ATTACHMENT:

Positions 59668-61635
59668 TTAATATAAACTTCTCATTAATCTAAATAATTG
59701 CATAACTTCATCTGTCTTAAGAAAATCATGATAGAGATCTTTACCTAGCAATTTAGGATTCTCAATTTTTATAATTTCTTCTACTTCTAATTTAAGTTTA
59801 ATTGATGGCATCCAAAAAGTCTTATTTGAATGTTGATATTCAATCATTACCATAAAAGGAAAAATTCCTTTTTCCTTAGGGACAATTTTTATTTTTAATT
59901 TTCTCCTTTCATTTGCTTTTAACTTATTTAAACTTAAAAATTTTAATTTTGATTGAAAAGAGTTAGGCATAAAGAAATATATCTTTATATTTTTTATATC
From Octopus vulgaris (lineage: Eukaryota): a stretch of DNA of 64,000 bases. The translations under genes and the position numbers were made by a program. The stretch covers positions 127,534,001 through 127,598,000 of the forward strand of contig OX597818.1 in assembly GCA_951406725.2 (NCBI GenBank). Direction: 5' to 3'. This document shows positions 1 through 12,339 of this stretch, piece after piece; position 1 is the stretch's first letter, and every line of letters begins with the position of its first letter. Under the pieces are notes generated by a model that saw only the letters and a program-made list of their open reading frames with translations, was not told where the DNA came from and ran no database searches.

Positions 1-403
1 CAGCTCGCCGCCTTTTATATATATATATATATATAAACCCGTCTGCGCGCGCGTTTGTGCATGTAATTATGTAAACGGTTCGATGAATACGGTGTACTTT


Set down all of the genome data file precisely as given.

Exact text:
Positions 59668-61635
59668 TTAATATAAACTTCTCATTAATCTAAATAATTG
59701 CATAACTTCATCTGTCTTAAGAAAATCATGATAGAGATCTTTACCTAGCAATTTAGGATTCTCAATTTTTATAATTTCTTCTACTTCTAATTTAAGTTTA
59801 ATTGATGGCATCCAAAAAGTCTTATTTGAATGTTGATATTCAATCATTACCATAAAAGGAAAAATTCCTTTTTCCTTAGGGACAATTTTTATTTTTAATT
59901 TTCTCCTTTCATTTGCTTTTAACTTATTTAAACTTAAAAATTTTAATTTTGATTGAAAAGAGTTAGGCATAAAGAAATATATCTTTATATTTTTTATATC
From Octopus vulgaris (lineage: Eukaryota): a stretch of DNA of 64,000 bases. The translations under genes and the position numbers were made by a program. The stretch covers positions 127,534,001 through 127,598,000 of the forward strand of contig OX597818.1 in assembly GCA_951406725.2 (NCBI GenBank). Direction: 5' to 3'. This document shows positions 1 through 12,339 of this stretch, piece after piece; position 1 is the stretch's first letter, and every line of letters begins with the position of its first letter. Under the pieces are notes generated by a model that saw only the letters and a program-made list of their open reading frames with translations, was not told where the DNA came from and ran no database searches.

Positions 1-403
1 CAGCTCGCCGCCTTTTATATATATATATATATATAAACCCGTCTGCGCGCGCGTTTGTGCATGTAATTATGTAAACGGTTCGATGAATACGGTGTACTTT